• June 27 – OCA Filmmakers Panel & Welcome Receptionfeaturing special access to various filmmakers including S. Leo Chiang, Renee Tajima-Pena, Set Hernandez Rongkilyo, Lan Nguyen, Tim Tsai, and Curtis Chin.
    • OCA Classic Films– past feature films will be highlighted throughout the festival to commemorate the 15th Anniversary of HAAPIFEST

    OCA-Greater Houston is funded in part by the City of Houston through the Houston Arts Alliance. HAAPIFEST Opening Night is in partnership with Asia Society Texas, Taiwan Academy and the Ministry of Culture and also sponsored by the Museum of Fine Arts Houston. Community Arts Night is supported by UPS and Coca Cola. HAAPIFEST is supported by Southwest Airlines. 

    OCA-Greater Houston & HAAPIFEST organizers are available for interviews regarding the film festival as will filmmakers as they come into town. A list of the filmmakers can be provided upon request. Tickets, film showtimes and all other HAAPIFEST information available at HAAPIFEST.com 

     

    Festival Dates

    • Opening Night - Thursday, June 20@ Asia Society Texas Center | 1370 Southmore Blvd., Houston, TX 77004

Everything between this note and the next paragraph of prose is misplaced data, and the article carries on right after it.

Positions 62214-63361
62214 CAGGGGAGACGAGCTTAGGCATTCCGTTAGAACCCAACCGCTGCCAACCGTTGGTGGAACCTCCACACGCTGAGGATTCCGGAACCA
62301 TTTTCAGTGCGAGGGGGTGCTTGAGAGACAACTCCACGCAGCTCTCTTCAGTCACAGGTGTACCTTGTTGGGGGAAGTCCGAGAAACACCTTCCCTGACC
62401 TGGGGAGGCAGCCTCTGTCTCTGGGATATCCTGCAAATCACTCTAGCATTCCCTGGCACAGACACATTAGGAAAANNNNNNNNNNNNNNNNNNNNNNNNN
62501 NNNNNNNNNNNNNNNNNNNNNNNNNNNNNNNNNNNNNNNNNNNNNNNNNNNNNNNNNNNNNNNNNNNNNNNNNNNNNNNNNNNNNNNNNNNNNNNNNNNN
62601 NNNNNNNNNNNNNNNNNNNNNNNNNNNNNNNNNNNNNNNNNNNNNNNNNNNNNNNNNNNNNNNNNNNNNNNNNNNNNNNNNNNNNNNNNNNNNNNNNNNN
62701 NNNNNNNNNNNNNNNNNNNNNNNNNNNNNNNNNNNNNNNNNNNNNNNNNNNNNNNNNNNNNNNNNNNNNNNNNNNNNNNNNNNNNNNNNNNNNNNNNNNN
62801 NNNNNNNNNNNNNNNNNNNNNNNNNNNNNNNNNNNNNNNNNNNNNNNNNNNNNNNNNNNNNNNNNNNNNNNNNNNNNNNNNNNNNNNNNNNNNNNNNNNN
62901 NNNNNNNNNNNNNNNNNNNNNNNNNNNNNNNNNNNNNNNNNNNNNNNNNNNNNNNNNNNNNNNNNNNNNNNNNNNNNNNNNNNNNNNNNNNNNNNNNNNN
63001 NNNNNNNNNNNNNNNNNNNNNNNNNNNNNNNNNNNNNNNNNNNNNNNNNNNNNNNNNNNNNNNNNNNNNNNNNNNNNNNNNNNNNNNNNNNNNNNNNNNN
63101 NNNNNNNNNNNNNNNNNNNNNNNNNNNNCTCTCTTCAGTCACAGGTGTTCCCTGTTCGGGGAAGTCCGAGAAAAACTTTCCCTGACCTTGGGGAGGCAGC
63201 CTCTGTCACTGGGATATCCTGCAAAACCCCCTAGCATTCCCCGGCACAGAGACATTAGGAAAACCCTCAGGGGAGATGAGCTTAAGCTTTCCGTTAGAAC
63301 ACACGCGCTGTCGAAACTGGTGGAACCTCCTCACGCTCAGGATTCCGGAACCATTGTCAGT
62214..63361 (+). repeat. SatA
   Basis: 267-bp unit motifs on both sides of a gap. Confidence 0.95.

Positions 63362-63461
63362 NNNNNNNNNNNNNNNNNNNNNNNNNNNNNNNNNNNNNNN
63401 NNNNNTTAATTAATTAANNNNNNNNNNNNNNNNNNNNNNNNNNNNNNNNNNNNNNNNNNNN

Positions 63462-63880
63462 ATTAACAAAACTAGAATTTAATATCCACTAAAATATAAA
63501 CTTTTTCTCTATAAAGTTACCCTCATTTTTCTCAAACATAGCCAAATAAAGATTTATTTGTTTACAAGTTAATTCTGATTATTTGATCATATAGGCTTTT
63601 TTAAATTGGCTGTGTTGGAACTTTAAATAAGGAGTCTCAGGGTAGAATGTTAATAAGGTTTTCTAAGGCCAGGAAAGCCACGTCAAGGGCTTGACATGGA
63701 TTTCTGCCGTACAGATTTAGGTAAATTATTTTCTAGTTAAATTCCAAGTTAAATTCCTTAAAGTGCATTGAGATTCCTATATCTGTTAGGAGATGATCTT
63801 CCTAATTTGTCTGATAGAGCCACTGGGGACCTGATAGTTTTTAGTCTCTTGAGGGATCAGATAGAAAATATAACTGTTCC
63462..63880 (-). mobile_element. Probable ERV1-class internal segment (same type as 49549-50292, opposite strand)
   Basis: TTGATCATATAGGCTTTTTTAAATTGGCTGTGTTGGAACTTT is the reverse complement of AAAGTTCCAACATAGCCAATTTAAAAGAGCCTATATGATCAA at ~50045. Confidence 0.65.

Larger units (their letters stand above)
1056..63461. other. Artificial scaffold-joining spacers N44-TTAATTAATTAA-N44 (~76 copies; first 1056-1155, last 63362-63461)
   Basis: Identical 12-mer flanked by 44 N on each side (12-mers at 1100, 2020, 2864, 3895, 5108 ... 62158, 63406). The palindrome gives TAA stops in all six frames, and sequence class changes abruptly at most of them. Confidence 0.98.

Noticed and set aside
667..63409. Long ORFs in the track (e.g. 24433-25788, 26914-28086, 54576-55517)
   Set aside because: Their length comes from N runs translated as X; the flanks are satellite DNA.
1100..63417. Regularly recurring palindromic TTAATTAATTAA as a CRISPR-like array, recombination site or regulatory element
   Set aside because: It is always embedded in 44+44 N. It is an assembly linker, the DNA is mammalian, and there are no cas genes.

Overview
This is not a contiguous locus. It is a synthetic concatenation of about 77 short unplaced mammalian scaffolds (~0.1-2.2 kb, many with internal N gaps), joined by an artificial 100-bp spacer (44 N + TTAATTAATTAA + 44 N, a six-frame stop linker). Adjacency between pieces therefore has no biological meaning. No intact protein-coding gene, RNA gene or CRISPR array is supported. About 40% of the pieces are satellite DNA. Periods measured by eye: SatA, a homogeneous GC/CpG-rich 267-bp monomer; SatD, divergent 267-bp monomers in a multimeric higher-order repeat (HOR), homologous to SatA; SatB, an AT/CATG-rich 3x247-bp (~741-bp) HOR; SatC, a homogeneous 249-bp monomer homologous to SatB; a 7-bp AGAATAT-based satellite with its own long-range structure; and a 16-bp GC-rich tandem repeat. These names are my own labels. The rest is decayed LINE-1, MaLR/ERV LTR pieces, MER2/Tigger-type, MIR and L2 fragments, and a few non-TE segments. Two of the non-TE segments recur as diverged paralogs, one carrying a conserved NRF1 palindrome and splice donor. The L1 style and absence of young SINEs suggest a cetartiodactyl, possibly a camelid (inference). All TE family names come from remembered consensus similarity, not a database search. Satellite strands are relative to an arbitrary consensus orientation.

• HAAPIFEST - Friday, June 21 - June 27@ Houston Marriott Westchase | 2900 Briarpark Dr., Houston, TX 77042
    • Arts Night - Friday, June 28@ Chinese Community Center | 9800 Town Park Dr., Houston, TX 77036

    Opening Night details @ https://haapifeston2019.eventbrite.com
    For full festival details, please visit our website @ http://HAAPIFEST.com


    About HAAPIFEST

    HAAPIFEST started in 2004 by OCA-Greater Houston, was created to highlight and celebrate the diversity of culture, food, and stories of the AAPI community, to support AAPI artists and filmmakers, and to share the messages, issues, hopes, and dreams of the AAPI experience for the Greater Houston metropolitan area through edutainment.

    About OCA-Greater Houston